“Don’t make me feel guilty!” Consider changing your tone with hygiene patients
What if we could completely avoid the possibility of the patient feeling guilty and instead create an opportunity for patients to feel good about themselves?
By Kim Miller, RDH
May 21, 2013
Think about the first few minutes of a typical hygiene visit. We seat and greet the patient and, while doing so, we typically ask about their homecare. Most of the time that question sounds something like, “How have you been doing with yourbrushing and flossing?” or “How many times a week do you floss?”
The patient often responds with a confession of sorts, admitting that they don’t floss or brush nearly as much as they know they should and they feel guilty. Sometimes the patient liesand tells you they brush and floss daily so you won’t bother them about their home care. Then they feel guilty since they were probably taught by their mother not to lie when they were three or four years old. Either way, the golden hygiene hour just started off with a guilty patient who likely either confessed or lied.
What if we could completely avoid the possibility of the patient feeling guilty and instead create an opportunity for patients to feel good about themselves? What if we asked a question like, “What you do on a daily basis to take care of your teeth and gums?” Now the patient has a chance to brag on their homecare efforts.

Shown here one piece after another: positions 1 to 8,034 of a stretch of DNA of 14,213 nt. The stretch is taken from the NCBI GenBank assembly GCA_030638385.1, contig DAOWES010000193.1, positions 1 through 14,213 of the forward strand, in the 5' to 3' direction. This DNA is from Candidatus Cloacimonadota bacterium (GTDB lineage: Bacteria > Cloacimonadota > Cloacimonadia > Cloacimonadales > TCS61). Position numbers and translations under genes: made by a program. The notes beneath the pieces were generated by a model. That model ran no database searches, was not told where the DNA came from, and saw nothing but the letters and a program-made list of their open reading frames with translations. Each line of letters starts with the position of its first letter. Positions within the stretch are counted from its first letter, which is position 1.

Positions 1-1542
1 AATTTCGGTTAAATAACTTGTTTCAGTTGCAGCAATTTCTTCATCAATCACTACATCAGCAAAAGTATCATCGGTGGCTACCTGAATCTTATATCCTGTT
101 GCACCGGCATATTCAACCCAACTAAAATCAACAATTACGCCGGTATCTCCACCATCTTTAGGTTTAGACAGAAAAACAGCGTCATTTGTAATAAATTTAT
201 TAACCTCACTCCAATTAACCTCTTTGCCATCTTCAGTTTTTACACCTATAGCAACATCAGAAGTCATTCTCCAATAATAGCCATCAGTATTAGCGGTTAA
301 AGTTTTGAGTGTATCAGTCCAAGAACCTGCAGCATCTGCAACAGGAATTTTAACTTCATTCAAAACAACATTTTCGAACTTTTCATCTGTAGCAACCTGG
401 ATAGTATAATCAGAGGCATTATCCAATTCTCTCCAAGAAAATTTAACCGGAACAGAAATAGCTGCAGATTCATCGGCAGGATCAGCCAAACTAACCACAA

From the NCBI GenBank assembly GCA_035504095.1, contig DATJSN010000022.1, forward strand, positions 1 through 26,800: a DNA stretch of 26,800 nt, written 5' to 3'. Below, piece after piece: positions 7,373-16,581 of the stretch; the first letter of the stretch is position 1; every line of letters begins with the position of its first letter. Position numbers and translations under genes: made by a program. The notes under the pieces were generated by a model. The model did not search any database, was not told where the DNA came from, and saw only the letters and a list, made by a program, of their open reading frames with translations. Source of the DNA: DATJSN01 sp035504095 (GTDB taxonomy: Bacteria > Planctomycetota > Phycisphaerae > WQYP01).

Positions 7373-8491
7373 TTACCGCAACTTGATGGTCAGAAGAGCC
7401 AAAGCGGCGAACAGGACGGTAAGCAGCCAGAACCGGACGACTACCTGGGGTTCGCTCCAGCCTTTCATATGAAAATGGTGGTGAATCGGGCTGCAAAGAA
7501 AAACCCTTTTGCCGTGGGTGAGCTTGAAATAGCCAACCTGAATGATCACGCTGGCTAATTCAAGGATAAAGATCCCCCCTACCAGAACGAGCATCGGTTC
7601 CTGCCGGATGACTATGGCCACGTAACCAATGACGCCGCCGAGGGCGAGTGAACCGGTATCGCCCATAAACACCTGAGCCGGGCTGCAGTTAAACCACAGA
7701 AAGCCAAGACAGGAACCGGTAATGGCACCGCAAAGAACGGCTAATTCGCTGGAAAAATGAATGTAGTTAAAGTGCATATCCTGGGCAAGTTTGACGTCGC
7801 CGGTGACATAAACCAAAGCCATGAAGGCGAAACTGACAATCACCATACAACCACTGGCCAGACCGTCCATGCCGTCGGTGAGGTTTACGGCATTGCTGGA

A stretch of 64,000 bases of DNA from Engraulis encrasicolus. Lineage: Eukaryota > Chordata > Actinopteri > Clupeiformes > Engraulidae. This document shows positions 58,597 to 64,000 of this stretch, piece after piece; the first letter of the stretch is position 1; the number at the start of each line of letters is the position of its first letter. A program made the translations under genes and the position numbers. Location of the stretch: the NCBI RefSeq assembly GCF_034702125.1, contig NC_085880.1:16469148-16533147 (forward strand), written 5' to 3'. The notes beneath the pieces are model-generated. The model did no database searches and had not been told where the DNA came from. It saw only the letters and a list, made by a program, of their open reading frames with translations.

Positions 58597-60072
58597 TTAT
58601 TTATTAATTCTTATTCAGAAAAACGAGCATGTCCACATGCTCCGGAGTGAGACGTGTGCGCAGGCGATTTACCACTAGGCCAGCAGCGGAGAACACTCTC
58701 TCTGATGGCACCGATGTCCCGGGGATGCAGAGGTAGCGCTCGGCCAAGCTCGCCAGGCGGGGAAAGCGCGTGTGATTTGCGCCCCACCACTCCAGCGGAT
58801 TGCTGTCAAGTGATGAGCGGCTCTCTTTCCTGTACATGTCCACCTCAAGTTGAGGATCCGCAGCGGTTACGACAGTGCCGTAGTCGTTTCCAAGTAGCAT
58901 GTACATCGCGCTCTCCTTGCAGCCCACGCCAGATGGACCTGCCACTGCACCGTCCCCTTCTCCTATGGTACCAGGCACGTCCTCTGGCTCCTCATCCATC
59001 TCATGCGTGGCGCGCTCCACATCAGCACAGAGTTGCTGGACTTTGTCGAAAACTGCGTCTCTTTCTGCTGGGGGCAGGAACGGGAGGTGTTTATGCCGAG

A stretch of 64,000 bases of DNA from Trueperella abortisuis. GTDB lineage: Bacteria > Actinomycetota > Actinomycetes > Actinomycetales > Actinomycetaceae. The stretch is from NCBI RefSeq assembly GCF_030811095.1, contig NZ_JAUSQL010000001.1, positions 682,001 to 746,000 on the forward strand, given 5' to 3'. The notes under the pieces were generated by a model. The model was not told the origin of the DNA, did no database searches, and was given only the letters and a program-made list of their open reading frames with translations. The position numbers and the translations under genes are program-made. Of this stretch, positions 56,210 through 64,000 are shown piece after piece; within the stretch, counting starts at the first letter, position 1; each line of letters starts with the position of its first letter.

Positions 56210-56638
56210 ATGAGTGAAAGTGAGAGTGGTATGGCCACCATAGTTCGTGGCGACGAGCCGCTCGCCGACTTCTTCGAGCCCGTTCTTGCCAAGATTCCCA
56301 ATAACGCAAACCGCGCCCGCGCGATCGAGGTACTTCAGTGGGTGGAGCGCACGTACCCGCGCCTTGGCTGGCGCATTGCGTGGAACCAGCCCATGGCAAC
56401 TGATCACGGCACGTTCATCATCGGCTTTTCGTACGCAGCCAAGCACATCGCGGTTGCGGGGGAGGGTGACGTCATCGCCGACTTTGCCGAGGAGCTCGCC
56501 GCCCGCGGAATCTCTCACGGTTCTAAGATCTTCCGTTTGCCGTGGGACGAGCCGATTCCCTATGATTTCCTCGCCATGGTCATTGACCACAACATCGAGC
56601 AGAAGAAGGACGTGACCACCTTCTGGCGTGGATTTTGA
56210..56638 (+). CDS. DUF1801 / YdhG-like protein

Here’s the tricky part: regardless of what the patient tells you, pay them a compliment and ask another question. “That’s great – I’m so glad you floss once a week. Many of my patients don’t floss at all. Do you ever see blood in the sink?” If no, compliment them again. “That means you’re doing a great job in all the areas you can effectively reach. I am going to check the areas you can’t reach to be sure they are healthy too.”
If they reply that they do sometimes see blood in the sink, ask, “Can you tell me where the bleeding is coming from? I’m going to be very careful during my evaluation to determine why you are seeing signs of infection in your mouth.”
Either way, this is no longer a guilty patient. This patient is reassured by your professionalism and may even feel proud of their efforts; after all you just paid them a homecare compliment, which is more rare than you might think.
Don’t be critical, be encouraging. You’ll get a much more positive response from your patients.
Kim Miller, RDH, BSDH, is the co-founder of PerioFrogz.com, an information-based website providing free current oral-systemic research summaries and patient education downloads. Kim is also a coach with Inspired Hygiene, delivering customized, hands-on training. She speaks internationally, writes articles and webinars, and enjoys clinical dental hygiene. Kim lives in Arizona and welcomes you to contact her at email@example.com.